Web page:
But mouse studies don’t always translate to humans. There is no guarantee that inhibiting the action of mTOR in humans would produce similar life-extending effects—and it could be harmful in unforeseen ways.
For now, your best bet is to use diet and exercise to optimize your mTOR pathway, which is part of your insulin pathway. You can learn more about this in this previous interview with fitness expert Ori Hofmekler.
The role that insulin plays in longevity was also demonstrated by earlier research involving worms, of all things! By adding just a tiny amount of glucose to worms’ diets, their lifespan was shortened by 20 percent. Believe it or not, when it comes to insulin signaling, there are many similarities between you and those wiggly creatures. Consuming lots of sugar and grains is the equivalent of slamming your foot on your aging accelerator.
A High-Fat Diet May Also Lengthen Your Life
Numerous studies have shown that lowering your caloric intake may slow down aging, help prevent age-related chronic diseases, and extend your life. As you age, your levels of glucose, insulin and triglycerides tend to gradually creep upward.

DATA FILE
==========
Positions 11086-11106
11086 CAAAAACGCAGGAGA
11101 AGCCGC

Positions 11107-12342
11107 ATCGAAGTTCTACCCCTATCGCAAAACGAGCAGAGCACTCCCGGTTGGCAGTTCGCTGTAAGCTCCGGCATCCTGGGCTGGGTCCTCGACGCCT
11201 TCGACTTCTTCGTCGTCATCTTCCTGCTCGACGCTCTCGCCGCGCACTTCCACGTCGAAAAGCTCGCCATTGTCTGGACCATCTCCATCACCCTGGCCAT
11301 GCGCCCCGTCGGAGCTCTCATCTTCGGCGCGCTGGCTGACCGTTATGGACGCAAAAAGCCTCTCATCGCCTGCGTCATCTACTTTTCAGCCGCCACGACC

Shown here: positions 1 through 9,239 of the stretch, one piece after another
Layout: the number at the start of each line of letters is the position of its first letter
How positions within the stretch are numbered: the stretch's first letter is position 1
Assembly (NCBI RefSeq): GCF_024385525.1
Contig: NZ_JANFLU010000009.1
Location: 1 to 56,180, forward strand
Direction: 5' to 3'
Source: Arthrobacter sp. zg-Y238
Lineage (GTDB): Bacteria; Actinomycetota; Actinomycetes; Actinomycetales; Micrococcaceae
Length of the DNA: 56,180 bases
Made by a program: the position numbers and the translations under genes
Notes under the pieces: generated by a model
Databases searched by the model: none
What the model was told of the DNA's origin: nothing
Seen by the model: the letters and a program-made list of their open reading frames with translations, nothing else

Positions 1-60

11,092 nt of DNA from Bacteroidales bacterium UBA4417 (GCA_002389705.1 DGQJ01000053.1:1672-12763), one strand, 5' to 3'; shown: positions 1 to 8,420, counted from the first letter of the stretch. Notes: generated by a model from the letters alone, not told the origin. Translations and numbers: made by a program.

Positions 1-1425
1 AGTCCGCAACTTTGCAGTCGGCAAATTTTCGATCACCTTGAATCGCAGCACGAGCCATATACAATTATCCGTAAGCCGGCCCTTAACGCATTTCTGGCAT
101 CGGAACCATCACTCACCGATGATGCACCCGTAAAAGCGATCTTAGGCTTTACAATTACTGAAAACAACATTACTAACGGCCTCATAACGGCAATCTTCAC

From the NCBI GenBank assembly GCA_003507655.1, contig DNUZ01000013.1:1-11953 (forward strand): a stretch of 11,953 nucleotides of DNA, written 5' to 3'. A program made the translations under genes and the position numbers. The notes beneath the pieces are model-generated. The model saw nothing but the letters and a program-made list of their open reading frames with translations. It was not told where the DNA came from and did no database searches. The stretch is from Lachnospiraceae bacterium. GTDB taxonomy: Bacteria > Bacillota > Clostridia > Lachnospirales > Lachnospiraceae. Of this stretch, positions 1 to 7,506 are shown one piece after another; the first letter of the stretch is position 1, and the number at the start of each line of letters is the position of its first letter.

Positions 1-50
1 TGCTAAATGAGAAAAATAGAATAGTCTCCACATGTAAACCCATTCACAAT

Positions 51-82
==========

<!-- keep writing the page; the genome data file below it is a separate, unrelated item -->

A 2010 study examined the effects of a high-fat diet on typical markers of aging. Study participants were given a high-fat, low-carbohydrate diet with adequate protein, and the results were health improvements across the board. Serum leptin decreased by an average of eight percent, insulin by 48 percent, fasting glucose by 40 percent, triglycerides by nearly eight percent, and free T3 (thyroid hormone) by almost six percent.
What we know now about calorie restriction is that, in animals, it reduces metabolic rate and oxidative stress, and it alters neuroendocrine and sympathetic nervous system function. We also know that calorie restriction improves insulin sensitivity, and high insulin levels accelerate aging.
Therefore, it is safe to assume that much of the longevity phenomenon can be attributed to improved insulin signaling. What this means for you is that your longevity depends more on whatyou eat than on how muchyou eat.
A Radical Ketogenic Diet Experiment
Now that you have an understanding of how important insulin is to your health and longevity, let’s take a look at Dr. Peter Attia, who presents one of the clearest examples of the effects of diet on overall health markers. Dr. Attia is a Stanford University trained physician with a passion for metabolic science, who decided to use himself as a lab rat—with incredible results.